Successful streets such as Queen Street West are vibrant due to their proximity to transit, nearby destinations like Trinity Bellwoods Park and surrounding high-density housing.
People are always traveling through this area, making it desirable for local businesses to set up shop.
But, places like Burlington, Aurora and Newmarket have been built around the car and therefore do not facilitate as much foot traffic along the downtown streets.
Too often, these streets act only as lower-speed highways for commuters to get from point A to point B.
Additionally, the majority of housing surrounding retail-at-grade streets is comprised of low-density, single-family homes.
These characteristics can lead to desolate streets, which leads to the decline of local businesses, something that only got worse during the pandemic.
I am a fierce advocate of well-designed ground floors and activated storefronts, but even I will be the first to admit that walking by abandoned storefronts harms the pedestrian experience.
Just as a vibrant mixed-use street can promote pedestrian activity, a vacant retail street can ward off pedestrians if they don’t feel safe or have nowhere to shop.
So, what needs to happen?
Don’t rush retail: A case study of City Place
The largest master-planned community in Toronto, City Place, understood the negative impact of forcing commercial retail at grade. Early on in its development, the builders of City Place decided to construct residential at grade and it has been widely regarded as a successful project because of it.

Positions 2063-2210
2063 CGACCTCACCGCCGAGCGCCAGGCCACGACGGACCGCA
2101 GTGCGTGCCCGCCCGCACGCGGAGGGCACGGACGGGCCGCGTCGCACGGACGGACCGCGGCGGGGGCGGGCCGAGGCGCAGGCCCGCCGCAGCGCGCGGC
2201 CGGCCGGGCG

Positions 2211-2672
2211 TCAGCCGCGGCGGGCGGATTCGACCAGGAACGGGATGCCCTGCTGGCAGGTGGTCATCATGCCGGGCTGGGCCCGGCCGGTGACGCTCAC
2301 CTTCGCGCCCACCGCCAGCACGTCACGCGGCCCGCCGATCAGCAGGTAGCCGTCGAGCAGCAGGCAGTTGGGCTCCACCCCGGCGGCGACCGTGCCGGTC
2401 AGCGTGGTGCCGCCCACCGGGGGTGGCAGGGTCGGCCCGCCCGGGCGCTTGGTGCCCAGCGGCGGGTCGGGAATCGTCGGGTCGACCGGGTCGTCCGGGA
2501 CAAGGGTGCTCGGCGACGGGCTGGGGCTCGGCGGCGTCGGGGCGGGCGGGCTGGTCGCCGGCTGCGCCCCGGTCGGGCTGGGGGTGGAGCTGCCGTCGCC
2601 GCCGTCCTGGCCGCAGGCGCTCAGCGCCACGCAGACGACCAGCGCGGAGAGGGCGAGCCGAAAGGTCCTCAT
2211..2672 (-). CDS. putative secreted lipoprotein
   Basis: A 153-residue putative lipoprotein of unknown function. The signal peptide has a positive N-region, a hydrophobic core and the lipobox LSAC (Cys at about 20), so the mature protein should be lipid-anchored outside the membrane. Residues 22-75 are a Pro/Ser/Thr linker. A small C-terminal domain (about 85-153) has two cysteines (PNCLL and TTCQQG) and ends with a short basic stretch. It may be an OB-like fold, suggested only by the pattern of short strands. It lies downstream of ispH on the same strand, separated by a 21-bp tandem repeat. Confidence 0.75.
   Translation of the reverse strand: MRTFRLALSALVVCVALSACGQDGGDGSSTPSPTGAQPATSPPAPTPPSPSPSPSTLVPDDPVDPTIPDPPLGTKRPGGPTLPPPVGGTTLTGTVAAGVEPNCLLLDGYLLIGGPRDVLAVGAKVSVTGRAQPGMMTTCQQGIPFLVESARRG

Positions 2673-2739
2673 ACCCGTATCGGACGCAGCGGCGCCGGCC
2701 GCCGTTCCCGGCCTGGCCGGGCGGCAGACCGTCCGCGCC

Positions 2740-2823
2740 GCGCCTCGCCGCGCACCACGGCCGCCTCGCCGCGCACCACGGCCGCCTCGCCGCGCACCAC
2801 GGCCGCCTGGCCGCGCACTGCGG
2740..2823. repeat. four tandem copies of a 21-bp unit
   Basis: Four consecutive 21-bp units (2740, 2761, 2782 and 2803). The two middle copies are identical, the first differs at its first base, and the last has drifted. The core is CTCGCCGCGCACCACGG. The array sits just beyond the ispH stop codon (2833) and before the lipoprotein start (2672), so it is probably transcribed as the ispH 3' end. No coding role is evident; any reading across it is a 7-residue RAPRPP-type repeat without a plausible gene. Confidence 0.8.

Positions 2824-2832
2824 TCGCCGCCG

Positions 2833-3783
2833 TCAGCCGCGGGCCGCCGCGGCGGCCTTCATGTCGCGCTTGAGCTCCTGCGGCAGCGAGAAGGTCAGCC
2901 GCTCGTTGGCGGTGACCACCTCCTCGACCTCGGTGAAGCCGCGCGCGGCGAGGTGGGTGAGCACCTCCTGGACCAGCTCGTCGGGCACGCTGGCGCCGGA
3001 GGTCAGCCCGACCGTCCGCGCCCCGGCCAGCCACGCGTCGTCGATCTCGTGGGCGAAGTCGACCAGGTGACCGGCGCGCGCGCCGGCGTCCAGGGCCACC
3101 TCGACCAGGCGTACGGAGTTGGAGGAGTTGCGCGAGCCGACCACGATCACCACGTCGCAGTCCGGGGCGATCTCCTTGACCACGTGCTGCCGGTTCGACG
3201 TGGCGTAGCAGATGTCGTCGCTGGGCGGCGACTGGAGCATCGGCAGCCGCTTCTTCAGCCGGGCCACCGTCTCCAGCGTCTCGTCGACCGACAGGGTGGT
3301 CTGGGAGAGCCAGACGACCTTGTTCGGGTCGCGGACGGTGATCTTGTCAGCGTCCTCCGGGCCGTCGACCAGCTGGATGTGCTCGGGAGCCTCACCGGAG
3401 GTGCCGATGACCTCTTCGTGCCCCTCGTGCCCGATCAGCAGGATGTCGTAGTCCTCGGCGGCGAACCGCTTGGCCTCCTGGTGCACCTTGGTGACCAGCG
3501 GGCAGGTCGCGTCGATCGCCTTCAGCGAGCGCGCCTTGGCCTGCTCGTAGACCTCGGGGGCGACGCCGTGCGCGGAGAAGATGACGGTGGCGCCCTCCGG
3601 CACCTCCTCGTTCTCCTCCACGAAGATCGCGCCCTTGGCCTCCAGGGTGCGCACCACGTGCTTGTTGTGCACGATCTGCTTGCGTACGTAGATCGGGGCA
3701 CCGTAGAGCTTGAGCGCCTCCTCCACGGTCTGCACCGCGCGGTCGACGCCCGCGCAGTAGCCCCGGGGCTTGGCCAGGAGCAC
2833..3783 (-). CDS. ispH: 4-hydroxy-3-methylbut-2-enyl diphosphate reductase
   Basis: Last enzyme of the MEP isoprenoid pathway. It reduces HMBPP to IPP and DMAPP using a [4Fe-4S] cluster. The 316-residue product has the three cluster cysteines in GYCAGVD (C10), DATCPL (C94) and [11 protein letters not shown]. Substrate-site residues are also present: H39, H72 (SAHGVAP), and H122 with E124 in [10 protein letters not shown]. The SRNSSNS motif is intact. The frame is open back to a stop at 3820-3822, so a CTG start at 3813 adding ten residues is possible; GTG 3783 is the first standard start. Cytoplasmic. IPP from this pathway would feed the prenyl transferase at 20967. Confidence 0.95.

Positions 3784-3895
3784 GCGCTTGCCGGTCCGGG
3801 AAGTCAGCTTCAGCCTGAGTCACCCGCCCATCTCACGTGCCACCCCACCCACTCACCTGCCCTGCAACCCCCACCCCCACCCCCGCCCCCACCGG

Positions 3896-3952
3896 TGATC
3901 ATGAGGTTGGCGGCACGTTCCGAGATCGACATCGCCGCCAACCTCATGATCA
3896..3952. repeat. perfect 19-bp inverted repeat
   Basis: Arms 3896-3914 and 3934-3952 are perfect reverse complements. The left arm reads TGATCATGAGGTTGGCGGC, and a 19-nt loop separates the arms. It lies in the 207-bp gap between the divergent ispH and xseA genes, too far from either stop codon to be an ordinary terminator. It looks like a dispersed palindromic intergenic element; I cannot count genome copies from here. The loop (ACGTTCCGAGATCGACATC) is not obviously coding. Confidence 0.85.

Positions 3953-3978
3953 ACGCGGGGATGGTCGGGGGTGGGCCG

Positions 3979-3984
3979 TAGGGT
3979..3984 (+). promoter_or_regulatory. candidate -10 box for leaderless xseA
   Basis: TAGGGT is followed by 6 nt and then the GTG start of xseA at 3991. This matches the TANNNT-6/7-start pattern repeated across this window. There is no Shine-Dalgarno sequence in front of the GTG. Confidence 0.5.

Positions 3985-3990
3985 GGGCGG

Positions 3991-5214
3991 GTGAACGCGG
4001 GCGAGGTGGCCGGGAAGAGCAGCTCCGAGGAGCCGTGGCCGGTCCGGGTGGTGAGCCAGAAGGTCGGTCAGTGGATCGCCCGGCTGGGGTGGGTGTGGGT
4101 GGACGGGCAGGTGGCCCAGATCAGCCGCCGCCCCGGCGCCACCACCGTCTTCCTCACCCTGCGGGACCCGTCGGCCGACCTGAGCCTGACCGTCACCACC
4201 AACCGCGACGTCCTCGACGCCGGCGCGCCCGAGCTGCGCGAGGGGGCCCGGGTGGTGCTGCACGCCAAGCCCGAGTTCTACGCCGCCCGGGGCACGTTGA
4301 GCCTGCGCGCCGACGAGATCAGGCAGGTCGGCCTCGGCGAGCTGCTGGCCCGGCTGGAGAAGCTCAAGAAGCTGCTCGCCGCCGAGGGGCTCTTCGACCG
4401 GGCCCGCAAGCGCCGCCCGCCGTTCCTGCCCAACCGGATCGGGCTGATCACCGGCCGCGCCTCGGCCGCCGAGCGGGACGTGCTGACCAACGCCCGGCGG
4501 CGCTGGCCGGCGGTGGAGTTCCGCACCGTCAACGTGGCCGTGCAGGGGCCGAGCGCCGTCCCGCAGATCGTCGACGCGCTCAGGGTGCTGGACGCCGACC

Having residential at grade made the project easier to develop and provided some much-needed additional housing in the downtown region.
There are still some businesses – like a dog spa, a Tim Hortons, a barber shop and others – but there are not nearly as many shops as the density can support. Now that buildings are filled and residential communities are established, there is a much higher demand to include retail at grade.
This increased demand means City Place can adjust to include more retail spaces and entrepreneurs don’t need to worry about going out of business due to a lack of traffic or demand.
The issue for most municipalities is they are constructing the retail infrastructure before the demand has had a chance to build. In these cases, retail is being forced upon all properties on certain streets without the required density or foot traffic. City Place shows how retail incorporation can be done right.
As we (hopefully) begin to enter a post-COVID world, we can reignite the best that retail experiences offer our public realm by ensuring that retail ends up where it makes sense.
If demand is high for residential, allow developers to build high-density residential buildings from top to bottom. If a demand for retail is high, trust the private market to respond.
The bottom line is that in order to create vibrant retail streets, we sometimes have to let the market govern itself.